Swapping defensive confidence for offensive thump might be in play in Colás’ old stomping grounds in right field, too. Sheets has been the one to mostly man the position since Colás was sent down at the start of May. His presence there hasn’t been as calamitous as panicky fans might have imagined — his lowlight-reel tumble to the ground in Minnesota excluded — but he hasn’t proven himself able to cover the same ground or make the same plays that someone like, say, Adam Haseley or Billy Hamilton can, and there’s a reason those two have been subbed in as late-game defensive replacements in right fairly often.
Sheets’ bat, though, has made his frequent appearances in right field plenty palatable. The question is whether Jiménez will do the same.
Long derided for what he does when he plays the outfield, whether resulting in comical misplays or serious injuries, he seems destined for far more run in right field than was plotted at season’s start. Grifol has been talking about Jiménez playing right field since the White Sox introduced Andrew Benintendi as their everyday left fielder in January, but he’s only been out there three times since the regular season started. By the manager’s own admission, however, Jiménez will be out there more after his return from this weekend’s rehab assignment.
“That’s a part of his rehab, too, he’s going to play some right field. So it’s not like before, ‘We need the bat (only), get in the lineup (as a DH with sore legs).’ We need him to play some right field, as well,” Grifol said over the weekend. “He won’t play out there all the time, but he’ll play out there enough to be able to mix and match what we want to do.”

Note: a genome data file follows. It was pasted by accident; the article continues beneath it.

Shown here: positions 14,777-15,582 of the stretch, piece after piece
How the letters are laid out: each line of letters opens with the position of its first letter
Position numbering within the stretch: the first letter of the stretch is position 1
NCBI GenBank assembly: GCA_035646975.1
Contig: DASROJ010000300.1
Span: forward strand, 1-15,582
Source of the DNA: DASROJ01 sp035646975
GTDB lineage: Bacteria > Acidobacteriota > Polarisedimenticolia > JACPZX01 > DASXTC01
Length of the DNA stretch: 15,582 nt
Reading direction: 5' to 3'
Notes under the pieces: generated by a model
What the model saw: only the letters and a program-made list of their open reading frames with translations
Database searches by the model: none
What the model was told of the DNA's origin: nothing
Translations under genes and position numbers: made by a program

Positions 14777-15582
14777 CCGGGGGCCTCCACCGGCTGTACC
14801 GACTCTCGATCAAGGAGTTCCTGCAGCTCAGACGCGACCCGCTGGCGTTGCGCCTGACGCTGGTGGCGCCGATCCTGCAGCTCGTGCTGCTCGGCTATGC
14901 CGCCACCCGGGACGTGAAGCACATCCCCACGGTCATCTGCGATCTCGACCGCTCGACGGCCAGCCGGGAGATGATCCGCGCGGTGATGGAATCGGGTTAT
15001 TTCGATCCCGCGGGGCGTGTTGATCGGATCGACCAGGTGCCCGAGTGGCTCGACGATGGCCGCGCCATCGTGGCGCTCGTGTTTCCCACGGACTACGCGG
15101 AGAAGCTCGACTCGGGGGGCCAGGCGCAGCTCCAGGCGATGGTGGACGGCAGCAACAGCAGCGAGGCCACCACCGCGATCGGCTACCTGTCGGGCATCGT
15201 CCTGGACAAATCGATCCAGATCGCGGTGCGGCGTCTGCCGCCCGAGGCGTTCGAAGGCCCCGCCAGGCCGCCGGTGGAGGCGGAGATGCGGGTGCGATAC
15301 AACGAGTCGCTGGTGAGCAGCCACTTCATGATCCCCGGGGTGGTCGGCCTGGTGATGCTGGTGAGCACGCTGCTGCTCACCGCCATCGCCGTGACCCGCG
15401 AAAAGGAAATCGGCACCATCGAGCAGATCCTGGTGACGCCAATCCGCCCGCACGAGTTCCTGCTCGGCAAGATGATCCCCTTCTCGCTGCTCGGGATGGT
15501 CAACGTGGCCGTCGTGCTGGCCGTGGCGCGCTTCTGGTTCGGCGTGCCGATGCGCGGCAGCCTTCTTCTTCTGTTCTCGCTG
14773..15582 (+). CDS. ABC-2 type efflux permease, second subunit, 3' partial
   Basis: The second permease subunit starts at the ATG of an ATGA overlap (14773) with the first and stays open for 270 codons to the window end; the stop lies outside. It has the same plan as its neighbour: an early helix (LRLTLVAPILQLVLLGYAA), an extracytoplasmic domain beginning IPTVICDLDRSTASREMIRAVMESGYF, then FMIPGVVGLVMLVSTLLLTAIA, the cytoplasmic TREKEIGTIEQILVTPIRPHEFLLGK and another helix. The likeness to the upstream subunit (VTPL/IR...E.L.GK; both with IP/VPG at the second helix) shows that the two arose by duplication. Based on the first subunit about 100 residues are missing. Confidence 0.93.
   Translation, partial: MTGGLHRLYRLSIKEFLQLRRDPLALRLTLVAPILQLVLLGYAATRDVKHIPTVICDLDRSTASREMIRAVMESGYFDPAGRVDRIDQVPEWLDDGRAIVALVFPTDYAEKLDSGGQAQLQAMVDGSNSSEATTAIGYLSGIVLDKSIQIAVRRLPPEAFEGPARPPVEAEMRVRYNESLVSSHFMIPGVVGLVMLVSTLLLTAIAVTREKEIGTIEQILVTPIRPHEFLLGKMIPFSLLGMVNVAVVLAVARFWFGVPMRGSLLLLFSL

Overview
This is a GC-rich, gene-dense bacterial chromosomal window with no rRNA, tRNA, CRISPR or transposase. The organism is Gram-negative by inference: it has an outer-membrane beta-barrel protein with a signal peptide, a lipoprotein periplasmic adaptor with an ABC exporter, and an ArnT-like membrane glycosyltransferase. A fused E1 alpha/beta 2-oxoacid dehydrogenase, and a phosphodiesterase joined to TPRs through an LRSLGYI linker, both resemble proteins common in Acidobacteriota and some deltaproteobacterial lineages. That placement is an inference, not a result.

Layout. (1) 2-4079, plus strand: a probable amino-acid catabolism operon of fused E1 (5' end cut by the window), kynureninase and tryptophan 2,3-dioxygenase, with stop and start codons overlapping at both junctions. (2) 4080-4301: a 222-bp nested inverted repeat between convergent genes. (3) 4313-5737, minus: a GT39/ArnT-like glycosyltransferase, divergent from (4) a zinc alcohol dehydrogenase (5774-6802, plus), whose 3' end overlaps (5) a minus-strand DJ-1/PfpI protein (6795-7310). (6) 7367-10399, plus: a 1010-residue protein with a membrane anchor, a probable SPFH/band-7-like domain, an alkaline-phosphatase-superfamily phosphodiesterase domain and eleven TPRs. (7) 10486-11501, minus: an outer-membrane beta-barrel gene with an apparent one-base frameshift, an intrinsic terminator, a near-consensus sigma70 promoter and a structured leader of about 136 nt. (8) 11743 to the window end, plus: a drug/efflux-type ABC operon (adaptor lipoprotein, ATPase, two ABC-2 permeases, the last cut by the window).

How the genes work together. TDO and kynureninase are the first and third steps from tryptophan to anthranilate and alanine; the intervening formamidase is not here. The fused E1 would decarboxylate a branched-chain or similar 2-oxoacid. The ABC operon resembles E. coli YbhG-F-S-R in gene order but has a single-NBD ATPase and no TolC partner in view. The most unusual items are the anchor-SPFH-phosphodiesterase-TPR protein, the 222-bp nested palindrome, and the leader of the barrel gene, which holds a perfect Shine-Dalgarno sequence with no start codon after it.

With Grifol’s planned DH becoming his new right fielder, the skipper is able to use that DH spot for Burger or Sheets, while keeping Moncada at third and Vaughn at first. Rolling the dice with Burger at second base allows everybody to get into that lineup at the same time.
Of course, this will provoke the obvious cries of defensive malpractice. Sheets and Jiménez have already had their bad moments in the outfield in their short major league careers, while Burger would be a complete experiment at second after his own history of at-times-shaky play at third base — the very thing that kept him from the Opening Day roster and regular big league appearances prior to this season.
That would work against one of the main objectives of Rick Hahn’s offseason, to improve a defense that was among the worst in baseball during the massively disappointing 2022 campaign. But considering that 10 games below .500 is significantly more panic-inducing than being at .500, it makes sense that the White Sox would swallow downgrading defensively in order to achieve the ultimate goal of Hahn’s rebuilding project: assembling a collection of hitters that crush opposing pitchers on a nightly basis.
Indeed, that was the idea last year, that a power-packed lineup would cancel out any defensive deficiencies. Instead, mostly everyone on the roster experienced down to career-worst years.
The White Sox are far from being that power-packed lineup right now, exhibited by their three-hit blanking at the hands of the Guardians on Monday night and a better but similarly offensively lacking effort in Tuesday’s win. But their numbers are better than they were during the team-wide power outage of 2022, and inserting more thump across the board could only help the White Sox dig out of the early season hole they dug for themselves.
Who knows if this strategy will work, as Grifol already seems to have converted from his “no Burger at second base” stance to a more lenient one in the name of stocking the lineup with big bats. That has its own flip side, and should a greater sample size of Burger at second and Jiménez in right yield the sorts of defensive problems plenty would be rightful to fear they could, such an experiment could be over in a hurry.
But the White Sox need something right now, anything to help turn their season around. If backpedaling defensively to crank things up offensively is a way to do it, then let the fun begin.